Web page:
Tom’s friends are all superheroes. They all have a special power, and he’s the only ‘regular’ in the group. Tom is married to the Perfectionist, who has the power to make everything perfect. But on their wedding day, the Perfectionist suddenly can’t see Tom anymore. Now it’s been months since Tom has disappeared (although everyone else can still see him), and they’re on a flight to Vancouver. Tom has to convince his wife that he exists before the plane lands.
Tom’s friends are not really superheroes. Each person’s super power is really just something that stands out about them, something that makes them special. We have Hypno, for example, who can hypnotise people, when really he’s just good at convincing you to do stuff. The moral of this little novella, I think, is that Tom is actually just as much of a superhero as everyone else, but he can’t find anything special about himself. This reflects what a lot of people in the real world think – that everyone around them is somehow more interesting and more special than they are.
I wasn’t really sure how I felt about this book at first. I haven’t read that much magical realism, but I think I’m not a big fan of it. I like books that are either fantastical or completely real – things in between confuse me and also tend to come off as a bit pretentious (in my opinion, of course). When I was about half-way through I thought I would give it three stars, but then I finished it and actually realised that I had quite enjoyed it. So four stars it is! Although I think it might be more of a 3.5 for me.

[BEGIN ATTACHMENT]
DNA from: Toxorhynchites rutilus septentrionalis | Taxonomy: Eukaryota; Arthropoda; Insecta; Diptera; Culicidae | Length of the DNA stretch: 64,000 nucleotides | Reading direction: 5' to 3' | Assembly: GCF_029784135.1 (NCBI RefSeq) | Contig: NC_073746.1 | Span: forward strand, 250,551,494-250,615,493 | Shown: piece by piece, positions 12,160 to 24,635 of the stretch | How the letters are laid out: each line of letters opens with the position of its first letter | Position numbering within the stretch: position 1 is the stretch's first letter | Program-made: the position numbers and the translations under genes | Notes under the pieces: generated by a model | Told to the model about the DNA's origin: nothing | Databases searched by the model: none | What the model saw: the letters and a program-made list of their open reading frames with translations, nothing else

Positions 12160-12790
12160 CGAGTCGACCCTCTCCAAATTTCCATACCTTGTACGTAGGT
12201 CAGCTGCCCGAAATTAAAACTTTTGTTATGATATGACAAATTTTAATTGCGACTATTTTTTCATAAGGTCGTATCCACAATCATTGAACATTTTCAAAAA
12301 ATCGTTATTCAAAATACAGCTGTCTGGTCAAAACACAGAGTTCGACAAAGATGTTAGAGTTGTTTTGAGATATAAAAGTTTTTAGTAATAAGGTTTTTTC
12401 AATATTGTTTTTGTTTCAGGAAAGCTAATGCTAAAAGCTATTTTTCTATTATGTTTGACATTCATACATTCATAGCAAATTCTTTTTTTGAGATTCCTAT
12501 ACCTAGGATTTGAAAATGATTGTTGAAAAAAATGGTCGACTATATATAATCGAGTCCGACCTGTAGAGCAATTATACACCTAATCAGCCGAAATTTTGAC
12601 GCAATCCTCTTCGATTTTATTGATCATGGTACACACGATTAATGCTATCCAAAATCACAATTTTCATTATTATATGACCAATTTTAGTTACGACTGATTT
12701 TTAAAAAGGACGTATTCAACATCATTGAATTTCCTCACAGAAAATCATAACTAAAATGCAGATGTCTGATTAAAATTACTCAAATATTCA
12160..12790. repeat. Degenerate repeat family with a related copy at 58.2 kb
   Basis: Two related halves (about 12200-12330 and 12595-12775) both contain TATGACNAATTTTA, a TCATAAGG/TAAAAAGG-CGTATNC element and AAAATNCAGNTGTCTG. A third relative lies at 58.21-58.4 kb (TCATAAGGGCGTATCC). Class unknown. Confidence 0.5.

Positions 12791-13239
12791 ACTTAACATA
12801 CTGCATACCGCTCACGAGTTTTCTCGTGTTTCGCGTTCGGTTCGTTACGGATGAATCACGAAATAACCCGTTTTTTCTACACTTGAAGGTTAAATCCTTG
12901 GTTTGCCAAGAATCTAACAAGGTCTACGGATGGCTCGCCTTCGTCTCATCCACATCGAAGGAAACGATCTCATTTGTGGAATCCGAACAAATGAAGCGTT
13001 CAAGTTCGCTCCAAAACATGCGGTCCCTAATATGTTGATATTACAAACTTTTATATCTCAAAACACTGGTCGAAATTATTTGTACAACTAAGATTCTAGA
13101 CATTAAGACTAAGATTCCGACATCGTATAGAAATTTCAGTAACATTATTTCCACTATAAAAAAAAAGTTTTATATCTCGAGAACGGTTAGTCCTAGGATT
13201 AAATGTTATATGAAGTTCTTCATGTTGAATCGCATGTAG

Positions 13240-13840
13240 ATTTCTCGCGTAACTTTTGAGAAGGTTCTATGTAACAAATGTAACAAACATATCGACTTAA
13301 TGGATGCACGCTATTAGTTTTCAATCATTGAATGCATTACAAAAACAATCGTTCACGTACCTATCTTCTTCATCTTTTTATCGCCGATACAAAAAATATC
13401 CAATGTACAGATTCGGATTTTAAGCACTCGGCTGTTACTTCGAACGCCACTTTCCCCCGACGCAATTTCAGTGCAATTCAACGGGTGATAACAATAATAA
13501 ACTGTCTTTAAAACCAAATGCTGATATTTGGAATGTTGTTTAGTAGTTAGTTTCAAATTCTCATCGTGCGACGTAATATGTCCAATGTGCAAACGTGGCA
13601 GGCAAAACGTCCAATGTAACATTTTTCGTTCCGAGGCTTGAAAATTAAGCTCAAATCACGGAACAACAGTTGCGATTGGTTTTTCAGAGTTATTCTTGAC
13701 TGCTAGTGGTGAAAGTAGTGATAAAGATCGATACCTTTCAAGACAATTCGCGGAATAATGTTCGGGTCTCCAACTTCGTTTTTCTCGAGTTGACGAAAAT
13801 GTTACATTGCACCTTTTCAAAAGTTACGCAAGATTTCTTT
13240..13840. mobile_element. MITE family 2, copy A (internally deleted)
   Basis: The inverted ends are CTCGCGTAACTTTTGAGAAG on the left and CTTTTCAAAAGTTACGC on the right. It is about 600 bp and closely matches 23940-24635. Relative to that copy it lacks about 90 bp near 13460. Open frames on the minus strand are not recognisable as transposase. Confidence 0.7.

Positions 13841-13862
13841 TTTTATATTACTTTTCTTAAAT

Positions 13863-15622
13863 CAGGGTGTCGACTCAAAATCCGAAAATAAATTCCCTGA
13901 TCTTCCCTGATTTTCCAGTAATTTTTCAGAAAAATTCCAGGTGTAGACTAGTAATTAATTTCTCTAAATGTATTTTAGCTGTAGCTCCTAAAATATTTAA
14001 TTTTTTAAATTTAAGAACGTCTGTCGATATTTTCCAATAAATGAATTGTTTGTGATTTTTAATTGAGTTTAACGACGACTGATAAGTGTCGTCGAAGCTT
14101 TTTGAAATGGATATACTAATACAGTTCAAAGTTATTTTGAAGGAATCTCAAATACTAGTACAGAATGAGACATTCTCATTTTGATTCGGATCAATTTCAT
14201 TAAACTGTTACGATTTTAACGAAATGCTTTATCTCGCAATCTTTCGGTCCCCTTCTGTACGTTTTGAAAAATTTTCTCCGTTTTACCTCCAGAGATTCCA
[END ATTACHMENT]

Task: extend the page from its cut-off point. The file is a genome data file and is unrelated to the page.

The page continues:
It was definitely not what I expected. For some reason (I really don’t know where I got that idea), I thought this would be about a boy whose friends are all really special and cool and who feels invisible among them. Technically I did get the story right, but I was so convinced that this was going to be a children’s book. I have no idea why. Instead I got a story about lots of adults and their problems, all described in strange, magical ways. There is this one superhero who can make every day feel like Sunday. It’s described like a super power, but really he’s just the kind of guy who never leaves the house, orders pizza and binge-watched TV shows. That’s my super power right there.
There’s not much I can say about the plot – really not that much happens. The book is barely 100 pages long and it’s a super quick read. The present day chapters are set on the plane to Vancouver, but most of the story is events from Tom’s past, or strange little bits of information about other people. The writing style is very readable and quite nice.
If you’re a fan of magical realism and strange little novellas, I definitely recommend this.
‘Till next time and happy reading!